On their latest LP, He’s Got The Whole This Land Is Your Land In His Hands, Joan of Arc have rather kindly telegraphed the initial reactions of those unfamiliar with the group in the opening lyrics: “What the fuuuuuuuuuuck?”. That line is immediately followed by sampled, compressed drums smashing in completely out of left field while random electronic bleeps float around the mix and vocals offer up curious anatomy lessons. This is just the first thirty seconds. Let’s rollback a tad and give some extra context. When emo legends Cap’n Jazz split, brothers Tim and Mike Kinsella formed Joan of Arc, a noisy, acerbic outfit, designed to push as many buttons as possible. The brothers would eventually diverge, heading down drastically different paths. The latter opted to explore an emotional space with his heart-on-your-sleeve Owen project as well as American Football, that super sincere emo band that your bro friends won’t shut up about. The former kept with Joan of Arc and ran headlong into complete chaos. With album titles like Joan of Arc, Dick Cheney, Mark Twain and In Rape Fantasy and Terror Sex We Trust, they have anarchic sensibility at their core. No cow is too sacred to be slaughtered and laughed about. All this makes them a tough band to enjoy but a great one to love. After a near five year absence, the band has returned in a big way with their delightful, surprisingly honest nineteenth LP.
As per usual, there are no rules on with Joan of Arc. Genre twists, vocal bends and all forms of sacrilege are mere seconds away at any point on the album. A big part of that is evidenced in the group’s of wordplay with titles like ‘This Must Be The Placenta’, ‘Stranged That Egg Yolk’ and ‘Isis Is To Be To Be’. Lyrically, their closest companions seem to be Andy Falkous of mclusky and Future of the Left fame. But while Falkous’ rambling, tangential nuggets are often pointed and additionally vicious, Kinsella places his focus on the absurdity of life itself and everything that surrounds us. While the lyrics can at times seem haphazard and twee, they, crucially, never have like a “lol random” sensation. In certain cases, Kinsella uses outrageous lines to cut through at a deeper message. For example, ‘Stranged That Egg Yolk’ features a gentle plea for self-improvement and change with the refrain of “I want to kill that little Hitler in my heart”. But of course, there is still just plain fun and silliness, for example, “I know how the nicest guy in ISIS feels” or the vocoded opening of ‘Never Wintersbone You’, which offers a ridiculous look at Phil Collins. This is musical anarchism in the truest form.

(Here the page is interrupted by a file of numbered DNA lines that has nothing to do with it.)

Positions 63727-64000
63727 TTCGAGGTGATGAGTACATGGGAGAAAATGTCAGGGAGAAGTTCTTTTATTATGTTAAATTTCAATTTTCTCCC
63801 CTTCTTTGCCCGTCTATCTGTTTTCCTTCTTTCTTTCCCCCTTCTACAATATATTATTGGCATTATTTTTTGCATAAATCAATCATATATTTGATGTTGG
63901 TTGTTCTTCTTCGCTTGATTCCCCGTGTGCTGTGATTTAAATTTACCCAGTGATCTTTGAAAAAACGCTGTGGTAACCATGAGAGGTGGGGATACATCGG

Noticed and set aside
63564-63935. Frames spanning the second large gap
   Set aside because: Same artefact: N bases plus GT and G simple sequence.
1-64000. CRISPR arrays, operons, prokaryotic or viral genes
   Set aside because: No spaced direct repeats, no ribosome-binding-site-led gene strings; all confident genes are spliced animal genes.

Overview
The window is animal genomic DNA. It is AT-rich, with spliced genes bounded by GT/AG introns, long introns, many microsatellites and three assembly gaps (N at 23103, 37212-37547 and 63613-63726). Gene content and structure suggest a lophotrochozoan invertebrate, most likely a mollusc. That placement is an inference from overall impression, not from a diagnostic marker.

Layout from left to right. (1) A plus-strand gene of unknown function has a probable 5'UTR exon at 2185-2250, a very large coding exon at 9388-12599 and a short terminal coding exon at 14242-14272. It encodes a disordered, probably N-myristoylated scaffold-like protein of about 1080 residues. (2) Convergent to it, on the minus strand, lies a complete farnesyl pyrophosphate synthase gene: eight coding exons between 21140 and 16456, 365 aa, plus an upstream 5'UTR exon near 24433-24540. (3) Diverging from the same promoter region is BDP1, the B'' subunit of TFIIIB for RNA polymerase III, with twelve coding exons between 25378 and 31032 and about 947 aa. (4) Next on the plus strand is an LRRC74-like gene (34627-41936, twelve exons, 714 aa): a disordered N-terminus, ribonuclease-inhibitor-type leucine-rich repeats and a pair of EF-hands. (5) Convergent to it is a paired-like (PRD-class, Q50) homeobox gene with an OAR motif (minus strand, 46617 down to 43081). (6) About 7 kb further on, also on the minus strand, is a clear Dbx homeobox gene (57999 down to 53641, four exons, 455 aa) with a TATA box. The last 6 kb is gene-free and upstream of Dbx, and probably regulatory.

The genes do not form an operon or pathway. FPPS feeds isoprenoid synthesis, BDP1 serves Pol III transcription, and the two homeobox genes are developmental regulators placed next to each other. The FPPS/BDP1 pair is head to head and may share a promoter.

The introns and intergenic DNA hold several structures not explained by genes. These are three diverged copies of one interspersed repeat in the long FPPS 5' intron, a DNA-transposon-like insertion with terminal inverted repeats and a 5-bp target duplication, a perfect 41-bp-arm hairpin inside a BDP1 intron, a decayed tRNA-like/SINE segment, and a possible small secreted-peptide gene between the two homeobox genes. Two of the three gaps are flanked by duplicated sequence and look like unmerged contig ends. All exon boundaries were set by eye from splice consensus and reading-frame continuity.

In spite of the disarray and disorder in the words, this time around the music is calmer than one would expect. There is still an everything but the kitchen sink approach to instrumentation and structure, but things are more muted and relaxed. Certain pieces have a greater emphasis on energy and noise, such as ‘Ta Ta Terrordome’, but for the most part, there is a running thread of gentle piano and fill-the-entire-low-end bass synths on most songs here. Take ‘Cha Cha Cha Chakra’ which is built around this very deliberately struck piano and a simple drum loop or the metronomic pulsating bass of “F Is For Fake” for example. Delving into nuance and focusing on the mellow instead of bashing you over the head, they allow the listener to appreciate what they’re are doing a great deal more.
Nineteenth records would not tend to win over many new fans and this one is no different. It’s fun and silly but not disposable. If you’re willing to put in the time, this album will pay out dividends and at the very least, you’ll get a couple of solid minutes of fun. Will Murphy